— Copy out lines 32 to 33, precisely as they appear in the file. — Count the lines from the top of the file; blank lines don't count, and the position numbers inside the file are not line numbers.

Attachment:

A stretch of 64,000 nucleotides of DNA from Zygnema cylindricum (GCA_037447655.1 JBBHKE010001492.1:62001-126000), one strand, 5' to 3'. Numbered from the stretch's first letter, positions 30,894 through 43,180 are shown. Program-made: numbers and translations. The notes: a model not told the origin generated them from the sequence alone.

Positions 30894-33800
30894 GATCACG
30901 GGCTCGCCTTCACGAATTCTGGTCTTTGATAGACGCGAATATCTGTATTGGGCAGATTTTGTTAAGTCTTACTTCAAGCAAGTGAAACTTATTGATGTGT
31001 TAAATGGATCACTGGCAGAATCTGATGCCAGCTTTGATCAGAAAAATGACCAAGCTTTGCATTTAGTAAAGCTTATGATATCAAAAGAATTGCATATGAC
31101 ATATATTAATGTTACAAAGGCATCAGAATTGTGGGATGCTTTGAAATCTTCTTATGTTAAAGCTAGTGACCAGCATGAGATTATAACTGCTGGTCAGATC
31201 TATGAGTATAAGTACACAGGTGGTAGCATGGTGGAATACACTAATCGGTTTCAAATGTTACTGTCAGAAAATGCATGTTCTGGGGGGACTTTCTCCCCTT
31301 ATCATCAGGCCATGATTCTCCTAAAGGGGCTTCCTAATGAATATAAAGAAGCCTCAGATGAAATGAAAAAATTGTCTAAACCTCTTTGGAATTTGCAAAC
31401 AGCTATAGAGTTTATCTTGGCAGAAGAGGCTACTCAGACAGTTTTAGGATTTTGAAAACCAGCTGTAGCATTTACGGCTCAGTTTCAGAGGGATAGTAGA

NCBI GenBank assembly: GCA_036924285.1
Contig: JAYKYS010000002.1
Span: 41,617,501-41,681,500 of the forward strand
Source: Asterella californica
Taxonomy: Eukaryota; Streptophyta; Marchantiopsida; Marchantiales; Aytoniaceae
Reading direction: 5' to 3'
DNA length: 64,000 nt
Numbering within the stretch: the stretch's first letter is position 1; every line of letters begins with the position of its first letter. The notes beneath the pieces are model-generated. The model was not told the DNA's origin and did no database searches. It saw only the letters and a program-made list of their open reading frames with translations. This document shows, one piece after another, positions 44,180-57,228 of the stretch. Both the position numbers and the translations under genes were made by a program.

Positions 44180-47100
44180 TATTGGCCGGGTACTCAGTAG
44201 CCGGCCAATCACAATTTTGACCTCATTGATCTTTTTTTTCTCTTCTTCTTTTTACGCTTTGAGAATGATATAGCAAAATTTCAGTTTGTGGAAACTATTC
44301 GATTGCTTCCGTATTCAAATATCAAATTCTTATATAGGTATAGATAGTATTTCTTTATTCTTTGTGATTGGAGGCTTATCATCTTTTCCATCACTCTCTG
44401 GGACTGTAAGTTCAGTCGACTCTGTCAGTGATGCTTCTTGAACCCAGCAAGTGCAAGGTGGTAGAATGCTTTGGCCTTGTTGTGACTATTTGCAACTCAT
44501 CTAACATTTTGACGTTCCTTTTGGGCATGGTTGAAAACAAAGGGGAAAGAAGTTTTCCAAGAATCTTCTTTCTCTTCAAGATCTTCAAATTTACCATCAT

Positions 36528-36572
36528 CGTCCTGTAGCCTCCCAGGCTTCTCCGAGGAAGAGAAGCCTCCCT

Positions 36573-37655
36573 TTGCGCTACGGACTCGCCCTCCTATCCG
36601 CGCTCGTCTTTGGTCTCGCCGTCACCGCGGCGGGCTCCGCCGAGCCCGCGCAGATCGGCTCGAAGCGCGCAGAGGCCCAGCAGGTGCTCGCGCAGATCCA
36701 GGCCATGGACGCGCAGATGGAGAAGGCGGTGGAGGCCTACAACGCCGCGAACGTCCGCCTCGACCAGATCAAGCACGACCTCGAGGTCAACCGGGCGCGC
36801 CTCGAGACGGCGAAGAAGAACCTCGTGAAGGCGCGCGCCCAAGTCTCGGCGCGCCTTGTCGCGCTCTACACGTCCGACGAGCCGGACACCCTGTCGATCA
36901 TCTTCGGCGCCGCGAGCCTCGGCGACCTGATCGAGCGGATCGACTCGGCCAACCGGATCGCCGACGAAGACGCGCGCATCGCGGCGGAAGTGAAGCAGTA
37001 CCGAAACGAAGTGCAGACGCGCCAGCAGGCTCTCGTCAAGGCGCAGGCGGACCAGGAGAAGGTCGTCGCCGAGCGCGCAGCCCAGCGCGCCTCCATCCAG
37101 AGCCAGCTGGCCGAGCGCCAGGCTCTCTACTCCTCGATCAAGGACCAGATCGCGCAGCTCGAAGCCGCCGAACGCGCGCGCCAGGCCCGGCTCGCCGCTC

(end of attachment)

37001 CCGAAACGAAGTGCAGACGCGCCAGCAGGCTCTCGTCAAGGCGCAGGCGGACCAGGAGAAGGTCGTCGCCGAGCGCGCAGCCCAGCGCGCCTCCATCCAG
37101 AGCCAGCTGGCCGAGCGCCAGGCTCTCTACTCCTCGATCAAGGACCAGATCGCGCAGCTCGAAGCCGCCGAACGCGCGCGCCAGGCCCGGCTCGCCGCTC